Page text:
NOTE: Due to a ginormous brain fart (and the fact that i'm catching up on reviews from months and months ago) an earlier version of this post heinously confused Alices Sebold and Munro. For this, I sincerely and humbly apologize.

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Monday, July 19, 2010

James Frain and Tom Hardy: We Saw You First

So recently two of my absolute favorite UK-based actors, both notable for playing slightly unhinged (or worse) characters, have popped into the popular consciousness, big time. I just thought I'd point out that before they were mainstream, they were BBC/ITV idols starring in highfalutin' adaptations of timeless British literature classics.

JAMES FRAIN: Before he was deranged vampire Franklin Mott on "True Blood" he played a closeted, clock-fixated member of the upper nobility, Julius Folyat, Duke of Trevenick, in "The Buccaneers" the Wharton adaptation with which I'm most obsessed, (the character in the book is the Duke of Tintagel, and he's not gay). And Frain also weirded it up playing loving but controlling hunchback Philip Wakem in the ITV production of George Eliot's "The Mill on the Floss," across from Emily Watson's enigmatic Maggie Tulliver. Also, of course, he played Thomas Cromwell in "The Tudors."

TOM HARDY: Before he won American hearts as sassy counterfeit man Eames in Chris Nolan's "Inception," Hardy smoldered and avenged himself across the moors as Heathcliff in Coky Giedroy's "Wuthering Heights." And he terrorized gold-hearted prostitutes and street urchins most magnificently, (along with his dog Bulls-eye) as murderous bloke Bill Sikes in Giedroy's "Oliver Twist."

It was nice to see his lighter side, even in this not-so-lite movie!

Austen Gets the Twilight Treatment

In the YA section of my local B+N.

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Torture Your Protagonist

Writing advice from Janet Fitch, whose White Oleander is one of my (and Oprah's) favorite freaky women's fiction novels. This is the piece that spoke the most to conflict-avoidant moi"

10. Torture your protagonist.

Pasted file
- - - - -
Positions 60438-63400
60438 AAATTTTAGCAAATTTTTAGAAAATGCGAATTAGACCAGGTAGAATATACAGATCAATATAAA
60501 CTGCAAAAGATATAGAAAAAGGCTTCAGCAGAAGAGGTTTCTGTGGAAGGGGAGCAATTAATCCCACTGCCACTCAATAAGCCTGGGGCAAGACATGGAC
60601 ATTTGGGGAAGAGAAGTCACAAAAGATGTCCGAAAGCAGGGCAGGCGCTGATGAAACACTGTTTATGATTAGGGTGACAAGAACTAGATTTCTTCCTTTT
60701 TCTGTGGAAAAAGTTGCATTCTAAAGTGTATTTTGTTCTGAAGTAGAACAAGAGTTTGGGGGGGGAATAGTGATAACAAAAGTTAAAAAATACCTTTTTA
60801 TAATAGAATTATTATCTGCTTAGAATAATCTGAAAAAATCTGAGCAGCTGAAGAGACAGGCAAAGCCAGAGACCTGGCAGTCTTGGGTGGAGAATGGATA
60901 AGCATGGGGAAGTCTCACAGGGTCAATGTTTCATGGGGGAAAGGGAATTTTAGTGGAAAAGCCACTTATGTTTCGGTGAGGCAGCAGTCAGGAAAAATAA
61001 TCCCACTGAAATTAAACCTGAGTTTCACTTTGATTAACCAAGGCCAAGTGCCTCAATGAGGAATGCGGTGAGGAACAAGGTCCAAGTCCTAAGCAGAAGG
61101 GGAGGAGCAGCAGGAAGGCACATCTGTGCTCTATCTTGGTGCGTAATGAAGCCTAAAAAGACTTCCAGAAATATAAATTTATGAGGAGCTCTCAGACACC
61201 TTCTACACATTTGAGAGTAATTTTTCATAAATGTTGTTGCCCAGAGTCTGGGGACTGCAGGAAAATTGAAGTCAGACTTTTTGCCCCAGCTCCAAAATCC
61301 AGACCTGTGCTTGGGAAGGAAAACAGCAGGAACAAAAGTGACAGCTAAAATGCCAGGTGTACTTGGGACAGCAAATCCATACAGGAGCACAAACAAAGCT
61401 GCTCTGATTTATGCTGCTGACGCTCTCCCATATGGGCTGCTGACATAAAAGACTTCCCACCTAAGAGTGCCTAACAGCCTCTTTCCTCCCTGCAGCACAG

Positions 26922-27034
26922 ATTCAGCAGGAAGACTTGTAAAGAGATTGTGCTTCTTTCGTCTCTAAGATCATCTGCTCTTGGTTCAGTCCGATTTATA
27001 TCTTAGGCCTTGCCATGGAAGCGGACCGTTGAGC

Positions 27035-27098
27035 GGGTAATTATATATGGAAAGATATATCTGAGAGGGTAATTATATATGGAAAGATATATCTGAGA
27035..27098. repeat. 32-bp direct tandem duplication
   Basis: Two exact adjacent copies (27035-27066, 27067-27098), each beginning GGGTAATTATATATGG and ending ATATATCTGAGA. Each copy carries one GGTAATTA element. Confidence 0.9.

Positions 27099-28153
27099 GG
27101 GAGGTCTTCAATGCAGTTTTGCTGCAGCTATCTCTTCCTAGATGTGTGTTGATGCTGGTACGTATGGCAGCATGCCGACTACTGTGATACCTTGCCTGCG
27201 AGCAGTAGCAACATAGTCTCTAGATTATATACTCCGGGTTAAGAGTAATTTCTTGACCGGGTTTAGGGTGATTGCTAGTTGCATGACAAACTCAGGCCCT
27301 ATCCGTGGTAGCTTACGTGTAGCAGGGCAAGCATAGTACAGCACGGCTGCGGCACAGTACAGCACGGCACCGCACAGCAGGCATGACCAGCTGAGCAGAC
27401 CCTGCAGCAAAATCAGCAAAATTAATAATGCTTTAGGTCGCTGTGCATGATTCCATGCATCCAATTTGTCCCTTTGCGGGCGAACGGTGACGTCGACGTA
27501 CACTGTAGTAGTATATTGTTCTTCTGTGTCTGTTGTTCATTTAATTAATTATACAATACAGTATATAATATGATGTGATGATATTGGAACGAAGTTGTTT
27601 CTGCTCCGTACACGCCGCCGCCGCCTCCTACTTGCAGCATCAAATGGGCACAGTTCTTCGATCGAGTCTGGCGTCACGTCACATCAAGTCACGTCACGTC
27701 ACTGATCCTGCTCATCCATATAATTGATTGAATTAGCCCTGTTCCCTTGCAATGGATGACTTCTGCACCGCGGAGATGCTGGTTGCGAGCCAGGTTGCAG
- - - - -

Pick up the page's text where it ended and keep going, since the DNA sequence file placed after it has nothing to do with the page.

The writer is both a sadist and a masochist. We create people we love, and then we torture them. The more we love them, and the more cleverly we torture them along the lines of their greatest vulnerability and fear, the better the story. Sometimes we try to protect them from getting booboos that are too big. Don’t. This is your protagonist, not your kid.

Read the rest of Janet Fitch's 10 rules for writers, at LA Times' Jacket Copy.

Monday, July 12, 2010

A Few Vermont Pics

My workshop with Doug Glover and Connie May Fowler.

Ts I got for my brother and Simon at Bear Pond Books.
Rainbow over Montpelier:

Plus don't forget to check out my slideshow of the Montpelier July 4th celebration: This is Vermont. (Montpelier, July 3rd 2010) from My tumblr.

Dead in the Family

A review via gchat with my new sister-in-law, the queen of Egalitarian Bookworms. To give you some background; this book deals with all sorts of family issues, from Eric's maker to Sam's mom to Bill's "sister" to Sookie's little cousin, who has the same "disability" that she does... and the fairy war that wreaked so much havoc on the characters in the last book has just come to a bloody end. This is probably the last part of this post you'll understand.


me: Did you also feel like it was a little disappointing?
5:12 PM Molly: Yeah well it was a lot of buildup and then only like one thing got resolved
THere was so much talk about all the vamp politics, and then nothing happened with that - I wish it had!
5:13 PM It felt like a lot of it was preamble for the next book like calm before the storn
me: yes i agree
a bit of treading water
5:14 PM also the sookie and Eric relationship went nowhere
and some more fairies showed up
5:15 PM like cleaning up the detritus from the last book
that being said i obviously read the entire thing in a few hours
5:16 PM Molly: yeah exactly
hahah me too
5:17 PM yeah it seemed like the bridge between last book and the next
even like all that time dealing with sookie's emotional/sexual aftermath of the fairy attack
5:18 PM also the first half of the book had a lot of like... i think i'll eat some biscuits and gravy. i think i'll sit in the sun and make a phone call.
which i like normally but it was a little unbalanced in this one
5:19 PM me: yeah and then the second half shit got too crazy
i was telling the guys last night during true blood that what makes the books better is the mixed pacing
a little small town life
a little vampire nutso stuff
Molly: yeah def